Archives of Petroleum and Environmental Biotechnology

Volume 2017; Issue 01
26 Apr 2017

Comprehensive Evaluation and Development of Unconventional Hydrocarbon Reserves as Energy Resource

Review Article

Ghareb M. Hamada*

Petroleum Engineering Department, Faculty of Geosciences and Petroleum Engineering, Universiti Technologi Petronas

*Corresponding author: Ghareb M. Hamada, Petroleum Engineering Department, Faculty of Geosciences and Petroleum Engineering, Universiti Technologi Petronas, Malaysia, E-mail: ghareb.mostafa@utp.edu.my

Received Date: 29 October, 2016; Accepted Date: 26 November, 2016; Published Date: 28 November, 2016

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Abstract

Introduction

References

Figures

Tables

Suggested Citation

Abstract

 

Conventional and unconventional oil and gas come from the same original geologic formations multiple layers in sediment basins all over the world. The recovery rate may also be very different from one reservoir to another even though they should be conventional. Conventional oil or gas comes from geological formations that are relatively straightforward to develop. they don’t need specialized technologies to unlock their potential. By contrast, unconventional hydrocarbon resources are trapped in reservoirs with low permeability meaning limited ability for the oil or natural gas to flow through the rock and into a wellbore or are found in a special geological environment and then new technology needed for oil extraction.

Unconventional oil is petroleum extracted using techniques other than the conventional oil well method. Oil industries across the globe are investing in unconventional oil sources due to the increasing scarcity of conventional oil reserves. Unconventional oil and gas reserves include: 1) Tight oil and gas reservoirs, 2) Oil shale is an organic-rich fine-grained sedimentary rock containing significant amounts of kerogen from which technology can extract liquid hydrocarbons (shale oil) and combustible shale gas and 3) Unconventional gas reserves refer to sources of natural gas production that are, in a given era and location, considered to be new and different such as coalbed methane and synthetic natural gas.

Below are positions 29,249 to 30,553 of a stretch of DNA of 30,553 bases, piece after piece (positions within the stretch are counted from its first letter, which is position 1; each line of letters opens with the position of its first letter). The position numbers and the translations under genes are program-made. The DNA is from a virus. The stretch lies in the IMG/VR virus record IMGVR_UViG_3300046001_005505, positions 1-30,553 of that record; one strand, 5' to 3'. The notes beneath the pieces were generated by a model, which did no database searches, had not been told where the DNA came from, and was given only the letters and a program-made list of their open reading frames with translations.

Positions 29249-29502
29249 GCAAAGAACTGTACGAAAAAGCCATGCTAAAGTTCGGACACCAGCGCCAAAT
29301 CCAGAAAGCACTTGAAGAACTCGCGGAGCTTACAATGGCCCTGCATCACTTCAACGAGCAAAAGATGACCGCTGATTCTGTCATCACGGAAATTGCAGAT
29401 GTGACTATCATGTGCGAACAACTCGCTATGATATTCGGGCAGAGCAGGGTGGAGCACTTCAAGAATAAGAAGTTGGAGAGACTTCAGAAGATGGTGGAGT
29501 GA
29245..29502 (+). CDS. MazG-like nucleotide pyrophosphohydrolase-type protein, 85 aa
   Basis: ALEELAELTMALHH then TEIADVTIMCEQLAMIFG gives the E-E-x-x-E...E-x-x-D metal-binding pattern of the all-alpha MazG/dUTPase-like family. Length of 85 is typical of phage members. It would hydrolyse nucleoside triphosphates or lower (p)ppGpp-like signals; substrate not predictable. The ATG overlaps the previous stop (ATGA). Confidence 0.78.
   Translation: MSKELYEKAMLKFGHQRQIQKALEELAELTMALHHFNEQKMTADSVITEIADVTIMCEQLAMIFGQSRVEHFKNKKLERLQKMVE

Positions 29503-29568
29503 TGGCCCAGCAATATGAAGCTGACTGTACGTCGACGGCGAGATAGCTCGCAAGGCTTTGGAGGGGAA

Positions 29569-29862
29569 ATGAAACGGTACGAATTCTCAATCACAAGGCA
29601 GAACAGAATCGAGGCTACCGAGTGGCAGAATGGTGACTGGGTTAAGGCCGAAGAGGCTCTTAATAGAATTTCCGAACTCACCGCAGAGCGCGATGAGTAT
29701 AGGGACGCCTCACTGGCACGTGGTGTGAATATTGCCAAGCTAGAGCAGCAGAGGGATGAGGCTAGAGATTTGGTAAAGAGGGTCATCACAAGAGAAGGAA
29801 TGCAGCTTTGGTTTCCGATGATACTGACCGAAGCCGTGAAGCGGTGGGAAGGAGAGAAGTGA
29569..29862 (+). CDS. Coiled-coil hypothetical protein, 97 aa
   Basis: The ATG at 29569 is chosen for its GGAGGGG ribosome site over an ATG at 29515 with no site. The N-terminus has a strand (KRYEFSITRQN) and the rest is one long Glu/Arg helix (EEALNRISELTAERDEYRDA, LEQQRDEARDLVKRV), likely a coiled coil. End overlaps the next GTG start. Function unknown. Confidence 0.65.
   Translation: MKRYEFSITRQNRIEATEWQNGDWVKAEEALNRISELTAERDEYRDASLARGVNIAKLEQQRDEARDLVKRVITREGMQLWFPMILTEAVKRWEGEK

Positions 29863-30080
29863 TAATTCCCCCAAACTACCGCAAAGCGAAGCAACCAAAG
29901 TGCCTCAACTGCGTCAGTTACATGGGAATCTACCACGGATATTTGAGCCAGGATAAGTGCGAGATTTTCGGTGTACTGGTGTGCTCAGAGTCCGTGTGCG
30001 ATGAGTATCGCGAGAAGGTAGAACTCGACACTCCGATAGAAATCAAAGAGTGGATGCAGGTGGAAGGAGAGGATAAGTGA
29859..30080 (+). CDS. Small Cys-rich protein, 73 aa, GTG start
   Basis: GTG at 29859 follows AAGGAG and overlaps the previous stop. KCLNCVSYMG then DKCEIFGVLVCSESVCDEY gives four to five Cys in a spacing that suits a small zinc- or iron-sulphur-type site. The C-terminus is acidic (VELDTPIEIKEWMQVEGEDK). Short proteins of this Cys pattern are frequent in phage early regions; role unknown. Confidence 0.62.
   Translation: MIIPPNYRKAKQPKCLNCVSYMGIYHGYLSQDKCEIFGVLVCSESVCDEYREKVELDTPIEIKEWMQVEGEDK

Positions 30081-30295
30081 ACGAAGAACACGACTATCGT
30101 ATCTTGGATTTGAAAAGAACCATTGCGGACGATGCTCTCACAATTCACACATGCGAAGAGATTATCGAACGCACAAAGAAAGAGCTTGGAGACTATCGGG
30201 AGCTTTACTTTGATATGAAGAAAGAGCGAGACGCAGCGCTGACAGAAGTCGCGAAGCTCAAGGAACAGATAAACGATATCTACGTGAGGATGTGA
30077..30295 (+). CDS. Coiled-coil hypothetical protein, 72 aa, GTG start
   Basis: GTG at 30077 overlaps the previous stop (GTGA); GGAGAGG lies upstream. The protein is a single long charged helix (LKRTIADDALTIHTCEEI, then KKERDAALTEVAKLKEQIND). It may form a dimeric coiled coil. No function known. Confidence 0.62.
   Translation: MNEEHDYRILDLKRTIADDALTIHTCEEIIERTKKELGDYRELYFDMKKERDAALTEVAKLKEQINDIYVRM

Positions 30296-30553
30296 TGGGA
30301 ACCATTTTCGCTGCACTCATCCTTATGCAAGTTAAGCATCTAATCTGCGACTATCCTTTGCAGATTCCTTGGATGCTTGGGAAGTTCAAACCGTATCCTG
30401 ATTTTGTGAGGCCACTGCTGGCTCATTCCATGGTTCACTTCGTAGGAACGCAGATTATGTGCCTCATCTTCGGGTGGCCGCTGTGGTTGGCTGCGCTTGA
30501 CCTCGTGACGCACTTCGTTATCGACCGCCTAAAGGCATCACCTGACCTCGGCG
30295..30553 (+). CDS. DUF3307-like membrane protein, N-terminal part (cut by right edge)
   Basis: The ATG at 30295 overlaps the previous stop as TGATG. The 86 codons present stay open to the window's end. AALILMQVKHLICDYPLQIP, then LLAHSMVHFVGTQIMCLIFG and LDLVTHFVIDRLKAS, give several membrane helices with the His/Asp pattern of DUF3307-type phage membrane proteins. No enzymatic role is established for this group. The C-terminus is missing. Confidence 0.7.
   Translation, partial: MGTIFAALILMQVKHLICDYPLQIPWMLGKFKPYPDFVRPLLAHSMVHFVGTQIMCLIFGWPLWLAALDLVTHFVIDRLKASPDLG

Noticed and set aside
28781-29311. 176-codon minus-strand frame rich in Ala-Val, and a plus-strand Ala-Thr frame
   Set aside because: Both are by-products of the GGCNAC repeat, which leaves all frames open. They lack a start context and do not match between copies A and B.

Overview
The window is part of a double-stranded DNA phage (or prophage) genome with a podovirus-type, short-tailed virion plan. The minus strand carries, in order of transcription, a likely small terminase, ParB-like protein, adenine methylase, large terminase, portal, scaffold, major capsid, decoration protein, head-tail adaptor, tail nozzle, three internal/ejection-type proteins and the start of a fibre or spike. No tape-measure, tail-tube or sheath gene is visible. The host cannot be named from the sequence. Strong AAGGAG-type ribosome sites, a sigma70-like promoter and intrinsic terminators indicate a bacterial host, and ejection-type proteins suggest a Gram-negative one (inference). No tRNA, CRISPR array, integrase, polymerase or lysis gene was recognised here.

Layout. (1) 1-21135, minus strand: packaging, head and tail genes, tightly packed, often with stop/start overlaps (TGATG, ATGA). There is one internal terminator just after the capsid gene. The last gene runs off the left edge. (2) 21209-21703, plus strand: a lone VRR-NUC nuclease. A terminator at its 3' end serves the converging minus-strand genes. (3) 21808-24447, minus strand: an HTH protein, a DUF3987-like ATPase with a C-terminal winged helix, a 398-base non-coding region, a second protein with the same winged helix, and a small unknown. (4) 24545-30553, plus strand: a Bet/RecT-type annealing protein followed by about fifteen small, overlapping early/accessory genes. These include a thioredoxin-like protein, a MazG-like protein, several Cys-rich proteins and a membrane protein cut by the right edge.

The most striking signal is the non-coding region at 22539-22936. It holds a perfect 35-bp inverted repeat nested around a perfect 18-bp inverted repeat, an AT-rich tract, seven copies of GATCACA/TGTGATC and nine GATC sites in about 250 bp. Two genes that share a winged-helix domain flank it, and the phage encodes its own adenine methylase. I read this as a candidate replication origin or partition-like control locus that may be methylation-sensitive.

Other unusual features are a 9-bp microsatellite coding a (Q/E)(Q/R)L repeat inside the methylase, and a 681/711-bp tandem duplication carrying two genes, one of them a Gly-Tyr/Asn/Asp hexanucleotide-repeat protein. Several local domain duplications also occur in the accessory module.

This study presents comprehensive understanding of the latest advances in the exploitation and development of unconventional resources. It addresses all aspects of the exploitation and development process, from data mining and accounting to drilling, completion, stimulation, production, and environmental issues. It offers in-depth coverage of sub-surface measurements. This study concentrates on how to develop the conventional hydrocarbon reserve to keep its global production as effective as possible and how to activate the unconventional oil and gas reserve and proposing technology to optimize the recovery of the unconventional reserves as energy resources in 21th centaury either compliment or new energy resources to the conventional hydrocarbon reserve.

Introduction

 

Conventional petroleum resources are oil and gas found in reservoir rock that can be extracted using traditional methods, and with few wells for each basin. The oil and gas resources are usually from another formation but move into the sandstone and are trapped by an impermeable ‘cap’ rock. Conventional petroleum resources are extracted using traditional methods of drilling down through the ‘cap’ rock and allowing petroleum to flow up the well. The resources that can be extracted from conventional petroleum reserves include crude oil, condensate and natural gas. The products that can be refined include liquefied petroleum gas, fuel oils, petrol, diesel, kerosene, asphalt base and others. [1]

 

Keywords: Conventional reserves, tight gas, oil shale, shale gas, coalbed methane, forecasting & development and energy resources